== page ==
Some Ideas Never Die

I was back at my parents for the ThanksGavin and I noticed the magazine cover to the right sitting in their powder room. This ceramic dog head, it turns out, is an late 18th or early 19th century British object called a Stirrup Cup. These popular objects were used by aristocratic gentlemen and ladies for the purposes of libations (getting drunk) while hunting. They were ordinarily gifts the host offered during the fox-hunt, on the occasion of the final drink, usually containing port or sherry. Now this in itself is normal enough — considering the British — but for me as a History geek I was stuck by its resemblance to the object on the left.

This little fellow, which is known as a Rhyton, is Greek. Probably Apulian from the look of it, meaning made by Greek colonists in the boot-shaped part of Italy, somewhere roughly in the 4th or 5th century BC. 2200 years before.

So what? But I love this stuff. A Rhyton served the exact same function as the Stirrup Cup. You drank from it while hunting. In the case of the Greeks, undoubtedly wine. The lefthand example is typical Athenian-style glazed terracotta.

But the Greeks didn’t invent this form. It’s much older still, of Persian origin. Here are a trio of Persian horns from three different periods of Ancient Iranian history.

The lion in the upper left is Achaemenid, the Empire of Xerxes and Darius, featured as the villains in the movie 300 (boo hiss), and conquered finally by Alexander the Great. This specific vessel (or one like it) actually makes an appearance in my novel The Darkening Dream, as my 900 year-old vampire al-Nasir owns one. He’s partial to gold. And things owned by kings.

The stag is from Parthia, in North East Iran, and probably a bit later. You can see the more dramatically accentuated horn shape here.

This lovely little bovine is Sassanian, the later empire that existed in Persia during the late Roman period and prior to the Islamic conquest. This is the setting for Aladin by the way — more or less.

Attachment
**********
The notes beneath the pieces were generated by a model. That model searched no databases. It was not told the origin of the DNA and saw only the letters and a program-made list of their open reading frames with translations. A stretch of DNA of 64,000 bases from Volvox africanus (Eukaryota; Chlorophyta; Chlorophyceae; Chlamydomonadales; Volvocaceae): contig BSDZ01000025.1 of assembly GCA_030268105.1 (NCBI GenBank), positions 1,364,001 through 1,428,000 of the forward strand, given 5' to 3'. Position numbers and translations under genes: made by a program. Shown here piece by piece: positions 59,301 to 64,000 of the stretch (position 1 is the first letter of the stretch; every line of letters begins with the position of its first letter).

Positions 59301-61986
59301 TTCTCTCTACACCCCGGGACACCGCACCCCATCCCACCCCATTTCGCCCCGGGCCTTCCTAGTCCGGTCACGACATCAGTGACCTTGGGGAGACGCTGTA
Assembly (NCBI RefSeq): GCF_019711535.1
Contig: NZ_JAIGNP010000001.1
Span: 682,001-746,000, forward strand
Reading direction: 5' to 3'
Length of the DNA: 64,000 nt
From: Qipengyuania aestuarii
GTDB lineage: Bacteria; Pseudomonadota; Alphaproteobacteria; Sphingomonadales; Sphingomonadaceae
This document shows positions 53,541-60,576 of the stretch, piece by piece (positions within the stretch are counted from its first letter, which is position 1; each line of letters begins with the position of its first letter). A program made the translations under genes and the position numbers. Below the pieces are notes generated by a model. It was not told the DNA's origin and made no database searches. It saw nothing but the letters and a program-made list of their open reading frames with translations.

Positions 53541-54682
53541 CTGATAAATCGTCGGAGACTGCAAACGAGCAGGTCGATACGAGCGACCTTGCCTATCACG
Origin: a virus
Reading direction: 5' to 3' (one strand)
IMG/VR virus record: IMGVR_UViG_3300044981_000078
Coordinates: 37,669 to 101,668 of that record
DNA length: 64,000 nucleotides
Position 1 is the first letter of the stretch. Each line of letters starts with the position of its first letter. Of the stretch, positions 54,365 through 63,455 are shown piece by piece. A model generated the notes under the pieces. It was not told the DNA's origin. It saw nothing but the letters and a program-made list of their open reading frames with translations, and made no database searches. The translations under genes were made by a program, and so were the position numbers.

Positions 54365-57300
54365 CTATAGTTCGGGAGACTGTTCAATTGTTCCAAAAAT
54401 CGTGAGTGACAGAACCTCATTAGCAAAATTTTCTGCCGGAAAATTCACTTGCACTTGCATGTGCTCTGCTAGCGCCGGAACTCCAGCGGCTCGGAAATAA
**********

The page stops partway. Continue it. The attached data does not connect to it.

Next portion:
This form may be extremely ancient in central Asia, possibly going back for millennium and animal shaped drinking vessels have been found from as early as 5000 BC! Horns were probably in use as drinking vessels in the region since Neolithic times or earlier, and terracotta replicas could easily be 10,000 or 15,000 years old.

But how did it end up in Greece?

The Greco Persian War of course — again the subject of 300. Many of these were captured, and the Greeks took a liking to them. So they minted out all sorts of Hellenized versions, usually in terracotta, as this was the typical material for Grecian drinking vessels.

The resemblance is a bit more than coincidental. Athenian pottery in particular was immensely influential in the entire Hellenistic and then Roman world. These vessels remained in use, modeling all sorts of animal flavors from the 5th century BC until the late Roman period (and possible later), circa 3rd century AD.

By the late Roman period the influence of such things such things were undoubtedly well installed in the mindset of many people as part of hunting and feasting traditions. So therefore we find things like this.

These gold examples, in clear imitation of the Greek forms, were found in a hoard in Bulgaria. I’m too lazy to really research it, but I would suspect they are from the Bulgarian kingdoms of late antiquity. They could be earlier, possibly even Hellenistic.

So what happened to the Rhyton during the long dark period of Europe’s middle years. I tried to find out (casually, using only Google). Drinking horns themselves were in great use, particularly among Celtic and Germanic groups. Some retain animalistic features like.

This is not as obviously derived from the same prototype, but certainly could be. Undoubtedly the functional object, the hunting horn vessel never went away. But by the 18th century, particularly in Britain, the Stirrup Cup appears and with it full and intense revival of the ancient form. Is this due to continuos conservation of the form and idea through the entire Middle Ages? Probably not, but more likely reflects a deliberate harkening back to the classical era. All sorts of neoclassical trends were at work during the 18th century. Stylistically the three great trends of this era were: Neo-classicism, Rococo, and Chinoiserie.

This rabbit and fox are clearly the same idea. Like the Greeks before them, the British, with their own thriving new ceramics business, chose the medium of pottery.

Above is an early 19th century example in the Medeval Revival style that is clearly aping the older chicken legged drinking horn, if not the orginal prototype.

The British template made it across the shores to America in the above example, being particularly Southern. I’m sure these were quite popular with the Gone with the Wind set.

And finally, persists even today, in an over-commercialized red-neck variant.

2 comments on “Some Ideas Never Die

  1. In college, we used plastic cups to drink beer, more than a stone’s throw from these fancy vessels. I’d guess they exist still in part because they were unique, even in their day. What did the rest of us use?

    • agavin says:

      One of the great losses of the industrial revolution is that before it, everything was pretty much a hand product, made by craftsmen with pride. But there have a lot of plusses, particularly for those who aren’t fantastically wealthy — like for example, owning more than one suit of clothing.

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